Male soul, R&B, and hip-hop artists have long served as Cyranos for brothers who can't seem to express the right sentiments without digging a deeper hole.
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So many of us are drawn to the strong silent type. But sometimes, brothers can be a little too silent. And if this inability or unwillingness to engage in open dialogue about critical issues comes at a crossroad in your relationship, the silence is more than uncomfortable. It's downright alienating.

The answer to this is simple: fill the silence with music. You'd be surprised at how far the right song bt the right musician can go toward mediating your relationship woes.

Male soul, R&B, and hip-hop artists have long served as Cyranos for brothers who can't seem to express the right sentiments without digging a deeper hole, adding days to their doghouse stint or racking up more nights of couch-slumber.

We've hand-picked a few recent songs by contemporary artists that are certain to help out all of you silent types. If things are a little too far gone, you might wanna invest in a boombox and trench coat and cue one of these up, black Lloyd Dobler-style, to either woo your way back into your love's good graces or to tell her exactly why it's over:

1. Anthony Hamilton - "Back to Love"

Anthony Hamilton is like the Patron Saint of Love-on-a-Budget and Heartfelt Apology. Seriously. If you're trying to get someone back or you're contending for the survival of romance-without-finance, this is your guy. Take the opening lines of the title track from his new album: "I was stupid. Really stupid./Something told me deep inside, "Bet' not do it./What a dummy. Such a dummy/to let some mess I shouldn't-a did take you from me." It's simple. It's straight-forward. It'll get you back in.

2. Bilal - "Think It Over"

Bilal has been speaking to complicated relationship issues since the start of his career. "Sometimes," a rant-laced track from his debut album, 1st Born Second, became an immediate anthem for men who didn't quite know how to articulate the sentiment: "You take that complaining sh-- waaaaay too far. I thought it was cute in the beginning but now, I think: you only do it 'cause you know I hate it, sometimes."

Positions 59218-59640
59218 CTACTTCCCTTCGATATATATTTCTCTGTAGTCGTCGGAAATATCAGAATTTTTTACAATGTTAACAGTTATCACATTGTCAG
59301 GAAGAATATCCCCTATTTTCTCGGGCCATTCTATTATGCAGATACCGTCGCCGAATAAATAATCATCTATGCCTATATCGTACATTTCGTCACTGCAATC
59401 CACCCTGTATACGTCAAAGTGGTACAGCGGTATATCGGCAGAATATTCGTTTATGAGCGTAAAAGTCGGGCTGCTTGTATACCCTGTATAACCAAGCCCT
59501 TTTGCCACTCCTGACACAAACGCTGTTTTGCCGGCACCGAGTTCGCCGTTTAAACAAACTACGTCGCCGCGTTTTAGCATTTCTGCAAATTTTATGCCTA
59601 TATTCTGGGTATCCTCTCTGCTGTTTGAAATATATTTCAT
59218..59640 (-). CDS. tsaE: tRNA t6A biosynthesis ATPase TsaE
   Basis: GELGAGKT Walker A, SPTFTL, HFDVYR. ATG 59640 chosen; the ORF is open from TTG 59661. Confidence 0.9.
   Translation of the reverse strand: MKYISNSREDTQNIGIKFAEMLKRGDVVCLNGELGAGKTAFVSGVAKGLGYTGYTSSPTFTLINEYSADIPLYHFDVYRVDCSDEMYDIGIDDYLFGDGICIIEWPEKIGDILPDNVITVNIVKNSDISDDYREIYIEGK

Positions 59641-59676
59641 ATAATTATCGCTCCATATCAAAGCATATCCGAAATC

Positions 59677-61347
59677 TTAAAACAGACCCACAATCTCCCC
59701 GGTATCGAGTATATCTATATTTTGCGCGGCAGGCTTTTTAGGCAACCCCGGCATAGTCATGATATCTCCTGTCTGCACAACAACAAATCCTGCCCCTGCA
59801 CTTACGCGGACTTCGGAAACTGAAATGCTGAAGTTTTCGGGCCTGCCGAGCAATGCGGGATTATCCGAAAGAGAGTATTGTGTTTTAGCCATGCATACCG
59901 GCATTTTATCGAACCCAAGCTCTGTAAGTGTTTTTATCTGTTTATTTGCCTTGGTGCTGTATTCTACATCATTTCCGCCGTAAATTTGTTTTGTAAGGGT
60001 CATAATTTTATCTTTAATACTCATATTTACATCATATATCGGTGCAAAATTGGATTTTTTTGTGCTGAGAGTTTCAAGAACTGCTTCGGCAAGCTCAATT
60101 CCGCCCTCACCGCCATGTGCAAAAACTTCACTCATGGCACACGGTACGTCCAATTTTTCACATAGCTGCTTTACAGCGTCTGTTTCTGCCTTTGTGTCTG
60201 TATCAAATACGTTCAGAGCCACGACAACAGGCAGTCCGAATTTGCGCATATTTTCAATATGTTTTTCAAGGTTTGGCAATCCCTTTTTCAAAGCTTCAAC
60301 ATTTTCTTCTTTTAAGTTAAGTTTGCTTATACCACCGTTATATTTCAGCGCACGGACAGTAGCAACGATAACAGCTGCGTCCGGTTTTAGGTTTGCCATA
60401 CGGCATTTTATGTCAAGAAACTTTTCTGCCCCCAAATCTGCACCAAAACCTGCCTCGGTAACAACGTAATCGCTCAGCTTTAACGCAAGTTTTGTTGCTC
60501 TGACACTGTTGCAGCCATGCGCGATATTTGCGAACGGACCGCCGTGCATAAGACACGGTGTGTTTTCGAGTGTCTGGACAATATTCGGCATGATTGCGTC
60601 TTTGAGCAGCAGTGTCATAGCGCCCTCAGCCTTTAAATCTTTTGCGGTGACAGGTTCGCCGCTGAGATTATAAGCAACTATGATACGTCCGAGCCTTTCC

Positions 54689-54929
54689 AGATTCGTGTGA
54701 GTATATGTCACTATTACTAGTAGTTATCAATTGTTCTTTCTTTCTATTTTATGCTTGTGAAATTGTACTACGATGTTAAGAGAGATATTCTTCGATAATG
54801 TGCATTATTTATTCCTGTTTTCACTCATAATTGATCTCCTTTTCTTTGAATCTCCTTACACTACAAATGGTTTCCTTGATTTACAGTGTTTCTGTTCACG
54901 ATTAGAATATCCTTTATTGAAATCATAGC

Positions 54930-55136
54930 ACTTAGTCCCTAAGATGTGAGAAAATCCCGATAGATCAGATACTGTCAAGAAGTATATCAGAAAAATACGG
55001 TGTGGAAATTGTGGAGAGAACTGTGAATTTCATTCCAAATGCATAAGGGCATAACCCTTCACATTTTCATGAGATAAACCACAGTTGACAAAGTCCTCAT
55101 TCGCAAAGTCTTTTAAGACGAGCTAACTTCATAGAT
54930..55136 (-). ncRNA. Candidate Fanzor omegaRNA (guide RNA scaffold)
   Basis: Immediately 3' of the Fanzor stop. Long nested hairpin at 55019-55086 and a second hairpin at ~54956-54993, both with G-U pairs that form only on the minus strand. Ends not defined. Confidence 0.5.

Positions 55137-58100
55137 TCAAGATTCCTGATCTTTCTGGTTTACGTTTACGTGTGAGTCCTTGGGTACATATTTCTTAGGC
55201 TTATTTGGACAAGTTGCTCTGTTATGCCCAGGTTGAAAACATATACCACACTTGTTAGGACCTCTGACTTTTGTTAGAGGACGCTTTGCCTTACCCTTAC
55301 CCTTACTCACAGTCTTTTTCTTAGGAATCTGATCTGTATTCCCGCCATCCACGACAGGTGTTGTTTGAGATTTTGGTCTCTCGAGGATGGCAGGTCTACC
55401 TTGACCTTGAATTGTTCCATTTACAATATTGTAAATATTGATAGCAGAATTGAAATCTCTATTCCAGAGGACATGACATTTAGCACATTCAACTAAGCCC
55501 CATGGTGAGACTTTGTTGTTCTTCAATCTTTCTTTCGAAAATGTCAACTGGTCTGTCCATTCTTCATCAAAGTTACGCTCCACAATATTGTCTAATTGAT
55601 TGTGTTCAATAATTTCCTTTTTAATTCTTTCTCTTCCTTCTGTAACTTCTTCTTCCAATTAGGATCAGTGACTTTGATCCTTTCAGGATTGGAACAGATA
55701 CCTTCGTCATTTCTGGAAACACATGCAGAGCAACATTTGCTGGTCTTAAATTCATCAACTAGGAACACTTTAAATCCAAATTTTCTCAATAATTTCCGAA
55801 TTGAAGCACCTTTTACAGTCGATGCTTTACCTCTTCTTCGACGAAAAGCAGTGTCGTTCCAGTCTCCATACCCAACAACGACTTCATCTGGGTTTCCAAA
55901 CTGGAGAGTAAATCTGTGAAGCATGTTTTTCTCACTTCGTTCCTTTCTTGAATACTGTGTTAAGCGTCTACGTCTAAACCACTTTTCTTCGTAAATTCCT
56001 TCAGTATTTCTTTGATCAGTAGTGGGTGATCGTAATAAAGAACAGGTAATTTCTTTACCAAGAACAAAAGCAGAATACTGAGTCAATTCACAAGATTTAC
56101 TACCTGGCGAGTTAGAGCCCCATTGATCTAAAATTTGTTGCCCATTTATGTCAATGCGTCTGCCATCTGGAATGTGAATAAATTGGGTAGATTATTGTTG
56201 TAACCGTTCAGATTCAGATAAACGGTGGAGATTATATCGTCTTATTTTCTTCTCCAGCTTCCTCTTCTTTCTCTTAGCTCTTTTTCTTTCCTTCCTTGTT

Last week, he released an acoustic version of "Think It Over," from his most recent project, Airtight's Revenge. If you're counting on this song to express how you feel, you'll want to go with this version. There's something about the following pitch-perfect lines that plays far better acoustically: "Thought we was gonna be forever/like King and Coretta, thought we could change the world/but I needed air. So I stepped out/on the balcony/and the world took me out."

3. Phonte/Foreign Exchange/Little Brother - Take your pick, really.

Singer/lyricist Phonte has a very precise handle on how to articulate the many nuances of romantic relationships. From Little Brother's "Slow It Down" to Foreign Exchange's "Valediction" to the track above, "Ball and Chain," from his solo project, Phonte knows how to breathe new life into the term "love-hate relationship." Consider these lines from the opening verse of "Ball and Chain": "She licks my wounds... then cuts me deep/She tells me stay... then plans to leave./She is my cure--and my disease." By the time he's wondering when her anchor became a ball and chain in the hook, you're ready to hire him to just follow you around, "sing-splaining" everything that's wrong with your love life.

4. Fred Hammond - "My Lady and Myself"

Veteran gospel artist Fred Hammond may seem an unlikely Cyrano for those in a troubled relationship, but his new double-disc project, God, Love, and Romance places a lot of focus on what's wrong--and right--about our approach to love. In "My Lady and Myself," he captures a sentiment you just don't find too many gospel artist willing to articulate: "This car's grown cold I'm sitting in/It's getting late; I should go in/But my hands and head still lay here on the wheel./Two men exist inside of me; one says stay and one says leave/Does anybody know just how I feel?"

5. Musiq - "Yes"

Like Anthony Hamilton, Musiq has his finger on the pulse of the love-through-hardship sub-genre. As the newly named Ambassador for Susan G. Komen for the Cure's Circle of Promise, a movement designed to further engage black women around the globe in the fight against breast cancer, he's in a far more unique position to help those grappling with the illness of a partner express their intention to be loving and supportive.

Who's your go-to Soul Cyrano?

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